Evert de Man: Identifying and predicting alcohol use in adolescents based on structural brain imaging

BCCN Berlin / TU Berlin / Charité Universitätsmedizin Berlin

 

Abstract

Alcohol use disorder (AUD) destroys lives. Although many people consume alcohol, only some develop AUD. The identification of risk factors for AUD is of vital importance for the prevention, deceleration or treatment of AUD. Most people start experimenting with alcohol in adolescence and alcohol misuse during this period is associated with developing AUD later in life. One theory why adolescents are so vulnerable is that their developing brains (1) send out fewer cues to control alcohol intake and (2) might suffer more severe neurodegeneration due to alcohol use compared to adults. This degeneration may then further weaken control of intake, potentially creating a positive feedback loop that ends in AUD. So far, research about brain damage due to alcohol misuse in adolescents remains inconclusive.

This study aims to identify patterns in brain structure associated with binge drinking in adolescents in a multivariate pattern analysis (MVPA). Multiple machine learning models are trained on structural MRI (T1-weighted and DTI) data from the IMAGEN dataset to classify between 19-year-old binge drinkers and controls. Sex and scanner site confound the analyses. The study has two main takeaways. Firstly, it is shown that corrections for confounds in MVPAs should be performed with great care. We stress that researchers always explicitly report evidence that any confounding bias is correctly removed and we suggest how to do so. Secondly, none of the confound-corrected classifiers are able to classify binge drinkers from controls.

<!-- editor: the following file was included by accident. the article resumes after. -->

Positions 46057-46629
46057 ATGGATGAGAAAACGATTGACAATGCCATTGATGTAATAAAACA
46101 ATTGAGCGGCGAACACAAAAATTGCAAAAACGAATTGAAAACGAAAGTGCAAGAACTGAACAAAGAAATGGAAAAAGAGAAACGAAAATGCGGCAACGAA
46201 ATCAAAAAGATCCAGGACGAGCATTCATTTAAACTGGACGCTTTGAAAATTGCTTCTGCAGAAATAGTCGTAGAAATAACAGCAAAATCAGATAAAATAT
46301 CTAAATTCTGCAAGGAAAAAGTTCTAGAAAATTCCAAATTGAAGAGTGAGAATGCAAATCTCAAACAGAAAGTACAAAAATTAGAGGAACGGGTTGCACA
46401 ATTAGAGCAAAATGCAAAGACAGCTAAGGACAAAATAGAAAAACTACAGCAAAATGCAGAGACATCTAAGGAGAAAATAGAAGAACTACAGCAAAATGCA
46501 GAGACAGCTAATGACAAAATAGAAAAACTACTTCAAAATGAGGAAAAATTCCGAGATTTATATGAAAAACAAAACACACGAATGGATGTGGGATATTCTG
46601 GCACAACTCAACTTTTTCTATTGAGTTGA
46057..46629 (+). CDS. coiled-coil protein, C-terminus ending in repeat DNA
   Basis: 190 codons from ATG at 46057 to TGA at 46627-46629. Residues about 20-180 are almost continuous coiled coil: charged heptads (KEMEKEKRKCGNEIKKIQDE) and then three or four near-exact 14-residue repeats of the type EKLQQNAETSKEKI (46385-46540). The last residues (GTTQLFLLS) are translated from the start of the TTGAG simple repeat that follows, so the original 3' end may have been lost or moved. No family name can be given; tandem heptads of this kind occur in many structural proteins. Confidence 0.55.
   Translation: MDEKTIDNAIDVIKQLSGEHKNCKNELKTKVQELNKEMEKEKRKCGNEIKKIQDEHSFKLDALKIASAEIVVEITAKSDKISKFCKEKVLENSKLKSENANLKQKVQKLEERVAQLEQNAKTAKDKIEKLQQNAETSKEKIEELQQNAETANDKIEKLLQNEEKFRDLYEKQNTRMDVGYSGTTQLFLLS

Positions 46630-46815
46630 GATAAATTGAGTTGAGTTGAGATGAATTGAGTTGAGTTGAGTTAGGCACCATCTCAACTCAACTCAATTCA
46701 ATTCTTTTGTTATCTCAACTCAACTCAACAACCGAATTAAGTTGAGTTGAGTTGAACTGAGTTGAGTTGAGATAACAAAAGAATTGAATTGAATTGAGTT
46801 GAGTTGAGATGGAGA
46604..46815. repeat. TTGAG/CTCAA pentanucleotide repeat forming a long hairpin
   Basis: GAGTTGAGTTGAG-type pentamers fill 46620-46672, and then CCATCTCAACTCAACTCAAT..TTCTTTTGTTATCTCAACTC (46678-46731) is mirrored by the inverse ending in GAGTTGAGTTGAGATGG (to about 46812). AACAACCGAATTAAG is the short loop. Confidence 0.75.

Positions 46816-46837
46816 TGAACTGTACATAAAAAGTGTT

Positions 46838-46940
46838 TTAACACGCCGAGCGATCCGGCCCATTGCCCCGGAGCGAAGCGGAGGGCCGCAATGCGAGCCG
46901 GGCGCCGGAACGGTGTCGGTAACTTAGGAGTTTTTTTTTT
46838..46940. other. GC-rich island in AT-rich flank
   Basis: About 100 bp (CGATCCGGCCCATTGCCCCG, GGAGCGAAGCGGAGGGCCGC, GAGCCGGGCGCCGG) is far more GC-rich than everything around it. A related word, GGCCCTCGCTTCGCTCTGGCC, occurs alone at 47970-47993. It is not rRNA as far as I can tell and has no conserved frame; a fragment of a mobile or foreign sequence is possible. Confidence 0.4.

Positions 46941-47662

Explanations for this result might be that there is no (detectable) damage from binge drinking, that the damage is too heterogeneous among subjects or that the confound correction techniques not only destroy confounding signal, but also signal due to binge drinking. However, evidence is presented that argues against the latter. Repeating the analyses on a dataset with more severe adolescent drinkers might provide a clearer outcome. Moreover, classifying between different subtypes of adolescent drinkers (perhaps based on their consumption trajectory over time) could help to uncover the relationship between the adolescent's alcohol misuse, brain and increased vulnerability to developing AUD.

 

Additional Information

Master Thesis Defense

 

Organized by

Prof. Dr. Kerstin Ritter   & Prof. Dr. Henrik Walter   / Lisa Velenosi

Location: The talk will take place digitally via ZOOM - please send an email to graduateprograms@bccn-berlin.de for access

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